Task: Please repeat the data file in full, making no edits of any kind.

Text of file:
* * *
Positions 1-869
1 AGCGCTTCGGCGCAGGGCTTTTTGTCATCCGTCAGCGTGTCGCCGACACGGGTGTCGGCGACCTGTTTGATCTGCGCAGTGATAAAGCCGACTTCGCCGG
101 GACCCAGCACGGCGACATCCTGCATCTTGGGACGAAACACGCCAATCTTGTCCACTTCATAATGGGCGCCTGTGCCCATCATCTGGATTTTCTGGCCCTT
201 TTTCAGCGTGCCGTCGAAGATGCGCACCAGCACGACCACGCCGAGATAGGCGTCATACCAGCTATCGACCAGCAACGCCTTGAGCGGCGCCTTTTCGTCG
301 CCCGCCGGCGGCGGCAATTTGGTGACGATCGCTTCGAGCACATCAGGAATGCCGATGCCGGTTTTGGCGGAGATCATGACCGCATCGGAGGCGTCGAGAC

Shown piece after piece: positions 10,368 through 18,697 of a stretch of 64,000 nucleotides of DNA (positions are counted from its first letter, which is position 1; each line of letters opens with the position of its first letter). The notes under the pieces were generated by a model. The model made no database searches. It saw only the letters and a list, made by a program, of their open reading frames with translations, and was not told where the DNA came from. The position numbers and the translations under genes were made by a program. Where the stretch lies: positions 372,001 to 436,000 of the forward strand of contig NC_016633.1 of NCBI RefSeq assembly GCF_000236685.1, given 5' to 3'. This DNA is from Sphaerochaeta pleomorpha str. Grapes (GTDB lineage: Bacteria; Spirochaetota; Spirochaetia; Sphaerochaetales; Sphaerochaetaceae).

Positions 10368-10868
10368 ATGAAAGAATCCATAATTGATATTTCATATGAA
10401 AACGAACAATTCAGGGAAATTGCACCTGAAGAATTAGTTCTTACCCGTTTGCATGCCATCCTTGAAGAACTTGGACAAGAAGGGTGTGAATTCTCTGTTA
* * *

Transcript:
Positions 1-869
1 AGCGCTTCGGCGCAGGGCTTTTTGTCATCCGTCAGCGTGTCGCCGACACGGGTGTCGGCGACCTGTTTGATCTGCGCAGTGATAAAGCCGACTTCGCCGG
101 GACCCAGCACGGCGACATCCTGCATCTTGGGACGAAACACGCCAATCTTGTCCACTTCATAATGGGCGCCTGTGCCCATCATCTGGATTTTCTGGCCCTT
201 TTTCAGCGTGCCGTCGAAGATGCGCACCAGCACGACCACGCCGAGATAGGCGTCATACCAGCTATCGACCAGCAACGCCTTGAGCGGCGCCTTTTCGTCG
301 CCCGCCGGCGGCGGCAATTTGGTGACGATCGCTTCGAGCACATCAGGAATGCCGATGCCGGTTTTGGCGGAGATCATGACCGCATCGGAGGCGTCGAGAC

Shown piece after piece: positions 10,368 through 18,697 of a stretch of 64,000 nucleotides of DNA (positions are counted from its first letter, which is position 1; each line of letters opens with the position of its first letter). The notes under the pieces were generated by a model. The model made no database searches. It saw only the letters and a list, made by a program, of their open reading frames with translations, and was not told where the DNA came from. The position numbers and the translations under genes were made by a program. Where the stretch lies: positions 372,001 to 436,000 of the forward strand of contig NC_016633.1 of NCBI RefSeq assembly GCF_000236685.1, given 5' to 3'. This DNA is from Sphaerochaeta pleomorpha str. Grapes (GTDB lineage: Bacteria; Spirochaetota; Spirochaetia; Sphaerochaetales; Sphaerochaetaceae).

Positions 10368-10868
10368 ATGAAAGAATCCATAATTGATATTTCATATGAA
10401 AACGAACAATTCAGGGAAATTGCACCTGAAGAATTAGTTCTTACCCGTTTGCATGCCATCCTTGAAGAACTTGGACAAGAAGGGTGTGAATTCTCTGTTA